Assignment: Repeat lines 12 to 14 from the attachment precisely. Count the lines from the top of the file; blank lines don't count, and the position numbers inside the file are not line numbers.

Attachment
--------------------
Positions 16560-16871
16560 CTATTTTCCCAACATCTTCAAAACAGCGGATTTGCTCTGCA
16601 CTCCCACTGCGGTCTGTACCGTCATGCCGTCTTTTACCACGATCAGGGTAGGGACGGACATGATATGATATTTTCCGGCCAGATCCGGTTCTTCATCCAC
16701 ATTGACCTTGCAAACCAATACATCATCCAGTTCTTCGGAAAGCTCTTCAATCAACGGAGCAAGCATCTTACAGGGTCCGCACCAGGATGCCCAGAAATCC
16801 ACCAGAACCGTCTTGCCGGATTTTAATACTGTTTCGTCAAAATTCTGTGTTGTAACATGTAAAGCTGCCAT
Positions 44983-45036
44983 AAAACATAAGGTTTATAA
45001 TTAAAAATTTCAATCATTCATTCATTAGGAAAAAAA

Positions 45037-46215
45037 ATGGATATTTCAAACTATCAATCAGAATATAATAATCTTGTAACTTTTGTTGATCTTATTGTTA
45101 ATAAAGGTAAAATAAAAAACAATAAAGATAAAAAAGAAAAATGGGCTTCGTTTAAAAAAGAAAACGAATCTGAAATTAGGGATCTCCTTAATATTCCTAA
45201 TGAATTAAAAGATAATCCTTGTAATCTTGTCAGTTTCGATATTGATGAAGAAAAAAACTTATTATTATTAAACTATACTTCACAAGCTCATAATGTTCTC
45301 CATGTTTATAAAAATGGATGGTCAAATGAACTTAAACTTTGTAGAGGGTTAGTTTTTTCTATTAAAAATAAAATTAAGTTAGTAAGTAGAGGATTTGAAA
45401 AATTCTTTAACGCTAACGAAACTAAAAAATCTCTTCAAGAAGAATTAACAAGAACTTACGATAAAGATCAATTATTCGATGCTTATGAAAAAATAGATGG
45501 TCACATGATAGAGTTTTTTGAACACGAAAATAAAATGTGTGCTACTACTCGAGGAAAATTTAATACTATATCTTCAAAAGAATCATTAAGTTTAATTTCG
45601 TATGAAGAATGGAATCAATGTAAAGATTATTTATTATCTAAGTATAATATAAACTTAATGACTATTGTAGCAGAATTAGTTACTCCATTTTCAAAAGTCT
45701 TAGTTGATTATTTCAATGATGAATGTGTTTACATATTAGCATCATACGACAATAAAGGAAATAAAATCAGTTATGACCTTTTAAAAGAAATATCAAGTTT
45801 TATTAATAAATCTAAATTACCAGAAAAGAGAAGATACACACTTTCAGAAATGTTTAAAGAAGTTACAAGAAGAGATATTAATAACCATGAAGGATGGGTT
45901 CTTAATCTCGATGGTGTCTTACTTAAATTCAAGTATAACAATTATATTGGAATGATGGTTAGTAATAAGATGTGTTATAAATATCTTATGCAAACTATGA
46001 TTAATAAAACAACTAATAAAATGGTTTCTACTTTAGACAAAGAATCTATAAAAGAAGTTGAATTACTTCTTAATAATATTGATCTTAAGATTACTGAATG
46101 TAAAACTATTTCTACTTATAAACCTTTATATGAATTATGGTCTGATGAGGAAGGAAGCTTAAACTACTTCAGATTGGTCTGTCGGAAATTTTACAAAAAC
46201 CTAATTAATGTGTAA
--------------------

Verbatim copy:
45201 TGAATTAAAAGATAATCCTTGTAATCTTGTCAGTTTCGATATTGATGAAGAAAAAAACTTATTATTATTAAACTATACTTCACAAGCTCATAATGTTCTC
45301 CATGTTTATAAAAATGGATGGTCAAATGAACTTAAACTTTGTAGAGGGTTAGTTTTTTCTATTAAAAATAAAATTAAGTTAGTAAGTAGAGGATTTGAAA
45401 AATTCTTTAACGCTAACGAAACTAAAAAATCTCTTCAAGAAGAATTAACAAGAACTTACGATAAAGATCAATTATTCGATGCTTATGAAAAAATAGATGG